Rick Squire: I think they certainly could be. We've seen the rare earth price really collapse in the last two years. It was probably $150 a kilogram for neodymium praseodymium, NdPr, and that dropped to just under $50 early this year. So a really big collapse. But we're seeing a small rebound just in the last few weeks. But, probably more impressive and a bigger impact, is that we've seen governments, the Australian government and the US government, offering large amounts of money to help projects getting up despite the rare earth price being down on the floor. So two great examples of that is the funding of up to about $840 million for Arafura (ASX: ARU) to get their Nolans project up and going, and the really impressive one was Meteoric Resources (ASX: MEI). There's an offer from the US government of up to US$250 million for a project that's actually in Brazil. So really significant signs of the urgency and the strategic importance of this, and I think that will really help drive the recovery of the commodity.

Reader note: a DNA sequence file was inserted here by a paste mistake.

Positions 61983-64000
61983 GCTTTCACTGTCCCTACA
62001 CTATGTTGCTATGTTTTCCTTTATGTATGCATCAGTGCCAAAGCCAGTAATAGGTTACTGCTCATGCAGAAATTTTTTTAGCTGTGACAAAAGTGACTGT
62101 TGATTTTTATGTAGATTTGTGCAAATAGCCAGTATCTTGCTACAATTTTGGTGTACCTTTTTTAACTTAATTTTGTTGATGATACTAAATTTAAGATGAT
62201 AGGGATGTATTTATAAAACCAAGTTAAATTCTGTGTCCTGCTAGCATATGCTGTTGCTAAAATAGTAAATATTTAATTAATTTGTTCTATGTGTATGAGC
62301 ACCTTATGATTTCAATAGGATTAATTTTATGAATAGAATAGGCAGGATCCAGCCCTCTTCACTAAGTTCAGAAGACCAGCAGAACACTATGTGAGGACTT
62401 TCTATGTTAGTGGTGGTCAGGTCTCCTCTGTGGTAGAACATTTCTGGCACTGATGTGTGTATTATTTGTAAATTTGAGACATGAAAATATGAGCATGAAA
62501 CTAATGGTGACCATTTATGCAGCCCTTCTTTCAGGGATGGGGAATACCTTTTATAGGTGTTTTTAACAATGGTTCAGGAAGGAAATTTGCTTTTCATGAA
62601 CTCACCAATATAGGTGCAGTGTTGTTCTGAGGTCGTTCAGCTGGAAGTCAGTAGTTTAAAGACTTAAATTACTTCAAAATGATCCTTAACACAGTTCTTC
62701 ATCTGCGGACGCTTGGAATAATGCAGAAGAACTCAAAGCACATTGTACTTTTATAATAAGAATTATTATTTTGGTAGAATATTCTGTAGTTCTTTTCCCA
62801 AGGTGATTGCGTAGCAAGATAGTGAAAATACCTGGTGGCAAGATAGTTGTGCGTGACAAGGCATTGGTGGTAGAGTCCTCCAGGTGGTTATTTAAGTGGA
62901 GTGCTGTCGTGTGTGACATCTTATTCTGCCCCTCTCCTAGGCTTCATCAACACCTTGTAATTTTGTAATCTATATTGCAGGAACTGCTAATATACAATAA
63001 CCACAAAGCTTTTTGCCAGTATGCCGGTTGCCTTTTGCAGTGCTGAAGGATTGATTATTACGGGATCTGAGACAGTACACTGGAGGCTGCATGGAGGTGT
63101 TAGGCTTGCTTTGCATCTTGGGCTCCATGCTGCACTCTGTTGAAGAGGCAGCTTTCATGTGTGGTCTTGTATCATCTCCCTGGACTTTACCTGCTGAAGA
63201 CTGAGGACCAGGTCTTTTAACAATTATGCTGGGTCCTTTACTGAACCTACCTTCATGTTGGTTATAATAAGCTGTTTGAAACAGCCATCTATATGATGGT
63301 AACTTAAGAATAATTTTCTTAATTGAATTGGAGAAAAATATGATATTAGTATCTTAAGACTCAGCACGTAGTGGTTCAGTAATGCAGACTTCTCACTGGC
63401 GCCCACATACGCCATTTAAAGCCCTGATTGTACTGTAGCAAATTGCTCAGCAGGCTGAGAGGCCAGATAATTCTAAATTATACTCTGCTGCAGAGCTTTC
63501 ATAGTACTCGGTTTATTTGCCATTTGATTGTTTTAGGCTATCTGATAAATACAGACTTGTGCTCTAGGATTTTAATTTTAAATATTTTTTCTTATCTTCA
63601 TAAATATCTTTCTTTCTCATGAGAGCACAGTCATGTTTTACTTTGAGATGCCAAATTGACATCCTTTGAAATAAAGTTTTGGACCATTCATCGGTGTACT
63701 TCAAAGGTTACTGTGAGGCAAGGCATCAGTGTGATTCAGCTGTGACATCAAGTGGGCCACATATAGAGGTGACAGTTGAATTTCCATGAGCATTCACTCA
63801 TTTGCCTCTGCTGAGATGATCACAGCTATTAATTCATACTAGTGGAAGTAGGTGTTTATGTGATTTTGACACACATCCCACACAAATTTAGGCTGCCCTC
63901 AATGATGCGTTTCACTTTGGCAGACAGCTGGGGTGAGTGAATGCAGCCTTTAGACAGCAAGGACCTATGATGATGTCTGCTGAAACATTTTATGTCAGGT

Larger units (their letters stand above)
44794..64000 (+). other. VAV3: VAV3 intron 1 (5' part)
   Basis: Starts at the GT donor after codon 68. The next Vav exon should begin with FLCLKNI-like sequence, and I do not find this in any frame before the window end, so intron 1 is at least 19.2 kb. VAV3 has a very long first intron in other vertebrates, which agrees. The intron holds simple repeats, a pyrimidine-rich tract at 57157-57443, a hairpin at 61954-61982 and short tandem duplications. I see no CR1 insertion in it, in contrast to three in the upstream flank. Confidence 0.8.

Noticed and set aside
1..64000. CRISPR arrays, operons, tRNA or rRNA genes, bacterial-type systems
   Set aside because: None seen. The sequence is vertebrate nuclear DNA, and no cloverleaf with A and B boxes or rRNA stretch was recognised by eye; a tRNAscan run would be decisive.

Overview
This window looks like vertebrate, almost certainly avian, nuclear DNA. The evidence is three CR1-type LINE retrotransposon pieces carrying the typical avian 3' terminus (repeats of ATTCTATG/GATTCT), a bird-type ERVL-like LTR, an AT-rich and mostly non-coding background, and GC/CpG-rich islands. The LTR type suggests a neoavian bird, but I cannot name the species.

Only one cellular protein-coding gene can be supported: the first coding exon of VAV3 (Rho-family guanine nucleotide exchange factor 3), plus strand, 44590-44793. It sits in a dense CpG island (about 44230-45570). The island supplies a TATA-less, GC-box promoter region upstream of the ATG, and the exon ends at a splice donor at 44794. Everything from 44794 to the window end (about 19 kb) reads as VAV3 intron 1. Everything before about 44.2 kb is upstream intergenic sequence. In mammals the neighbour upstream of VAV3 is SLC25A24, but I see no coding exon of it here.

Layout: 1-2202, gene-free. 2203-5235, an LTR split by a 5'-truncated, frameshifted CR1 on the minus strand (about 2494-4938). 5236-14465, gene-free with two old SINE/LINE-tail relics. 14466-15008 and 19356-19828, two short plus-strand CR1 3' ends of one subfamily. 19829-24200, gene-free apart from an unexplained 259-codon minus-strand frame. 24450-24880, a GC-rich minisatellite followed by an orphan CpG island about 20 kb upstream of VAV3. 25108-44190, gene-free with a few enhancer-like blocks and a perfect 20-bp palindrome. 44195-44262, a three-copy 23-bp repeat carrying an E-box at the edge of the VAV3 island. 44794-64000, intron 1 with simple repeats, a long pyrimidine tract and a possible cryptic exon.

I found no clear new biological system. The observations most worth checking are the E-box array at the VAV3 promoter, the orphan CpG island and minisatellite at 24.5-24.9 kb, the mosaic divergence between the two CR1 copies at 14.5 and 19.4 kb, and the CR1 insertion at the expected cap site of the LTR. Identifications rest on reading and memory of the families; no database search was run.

Chris Conway: John, let's turn to copper now. That's one that has been doing quite well. Many would argue that there's not a lot of great exposure on the ASX after BHP took out OZL. Is that something that you would agree with?

John Forwood: Yeah, indeed. I think there's quite a divergence between the offerings in copper on the ASX and what you can get in North America on an exchange like the TSX (Toronto Stock Exchange), and there's certainly a lot more opportunity on the TSX, in my view, for investing in junior and senior copper producers.

Chris Conway: Rick, anything to add there on the copper plays?

Rick Squire: Yeah, I really agree with John. We talk about that a lot, that difference between the TSX and ASX, and as a nerdy geologist, we actually recognise it being a geological bias. It's a bit like there are big iron ore deposits in Northern WA, but there are none here in Melbourne or in Victoria, and there's a geological reason for that. But there are geological reasons why you get so many big copper projects in North America, and that's why the TSX is a really good playing space. There are some good ones, some really interesting deposits in Queensland that have the potential to grow a bit bigger, but the space, the opportunity set is certainly larger in North America.